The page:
You’ve started ballet and football. Daddy takes you to football on Saturday mornings, and he says you are by far the fastest runner and the most coordinated (this could be because you are among the oldest in the class), but you aren’t particularly interested in the technical ball skills. So he thinks your next course should be something different–probably swimming again, since we haven’t done that with you since you were a very small baby. You love ballet (you even go up quickly and quietly for a nap on the days you know you are going to go to ballet) but you have been too shy to participate by yourself until recently–I have had to do it with you. Naturally I am the star pupil.
You have been halfheartedly learning your letters; I’m not actively trying to teach you, but somehow you have now picked up (in addition to O) i, e, and s. I think that’s it. There is very little I can spell out for you using just o, i, e, and s, so I’m sure this reading lark would be all a bit boring for you if I pushed it right now.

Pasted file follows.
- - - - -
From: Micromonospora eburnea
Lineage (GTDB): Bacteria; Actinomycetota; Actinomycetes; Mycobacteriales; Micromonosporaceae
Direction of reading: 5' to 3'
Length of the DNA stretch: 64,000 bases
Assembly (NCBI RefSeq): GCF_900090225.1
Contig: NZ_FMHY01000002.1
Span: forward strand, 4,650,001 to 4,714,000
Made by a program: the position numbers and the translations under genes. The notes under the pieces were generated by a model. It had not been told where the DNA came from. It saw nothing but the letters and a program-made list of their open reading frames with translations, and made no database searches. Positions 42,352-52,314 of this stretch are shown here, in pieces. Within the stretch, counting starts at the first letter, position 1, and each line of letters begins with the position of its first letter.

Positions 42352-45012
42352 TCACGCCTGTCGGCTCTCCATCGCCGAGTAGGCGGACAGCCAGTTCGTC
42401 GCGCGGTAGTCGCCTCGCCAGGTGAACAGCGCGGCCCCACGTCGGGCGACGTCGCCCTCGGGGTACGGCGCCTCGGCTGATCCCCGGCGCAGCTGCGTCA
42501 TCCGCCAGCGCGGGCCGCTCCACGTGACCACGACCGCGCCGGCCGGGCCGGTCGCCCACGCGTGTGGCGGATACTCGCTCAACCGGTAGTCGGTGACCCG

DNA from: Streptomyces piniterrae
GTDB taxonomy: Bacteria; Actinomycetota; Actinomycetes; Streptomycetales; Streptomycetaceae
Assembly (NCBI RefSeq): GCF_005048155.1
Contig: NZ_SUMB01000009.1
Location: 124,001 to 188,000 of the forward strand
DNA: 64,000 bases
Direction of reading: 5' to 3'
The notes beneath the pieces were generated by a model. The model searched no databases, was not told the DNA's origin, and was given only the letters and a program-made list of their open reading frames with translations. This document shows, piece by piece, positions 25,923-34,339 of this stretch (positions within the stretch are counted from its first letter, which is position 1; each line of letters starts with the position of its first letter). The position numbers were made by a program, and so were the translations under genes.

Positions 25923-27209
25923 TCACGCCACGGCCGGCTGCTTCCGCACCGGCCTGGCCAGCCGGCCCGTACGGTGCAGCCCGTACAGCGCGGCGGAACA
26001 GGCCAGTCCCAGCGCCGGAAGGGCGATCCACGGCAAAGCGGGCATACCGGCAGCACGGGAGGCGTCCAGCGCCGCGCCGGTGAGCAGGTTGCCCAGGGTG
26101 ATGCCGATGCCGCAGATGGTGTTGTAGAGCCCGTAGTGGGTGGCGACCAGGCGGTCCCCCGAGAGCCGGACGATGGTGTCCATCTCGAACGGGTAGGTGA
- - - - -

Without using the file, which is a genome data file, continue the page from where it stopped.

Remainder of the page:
By far the biggest change you’ve made without any pushing on my part is that you decided to potty train yourself. I tried about 5 months ago (as noted in the last letter I wrote), but you didn’t seem totally ready, and I didn’t want to push it right before Arthur was born, so I left it. Then I could see that you were probably ready right after he was born, but at that point I wasn’t ready because it’s pretty impossible to potty train a toddler while breastfeeding ceaselessly (top tips for any future mothers there). So again I left it. But then one day you said “I don’t want to wear a nappy,” and I said, “Ok, but if you don’t wear a nappy you have to go in the potty all day long,” and you said “Ok!” and that was that. Since then we have had our share of accidents, but I really do think it is fair to say you are potty trained (during waking hours).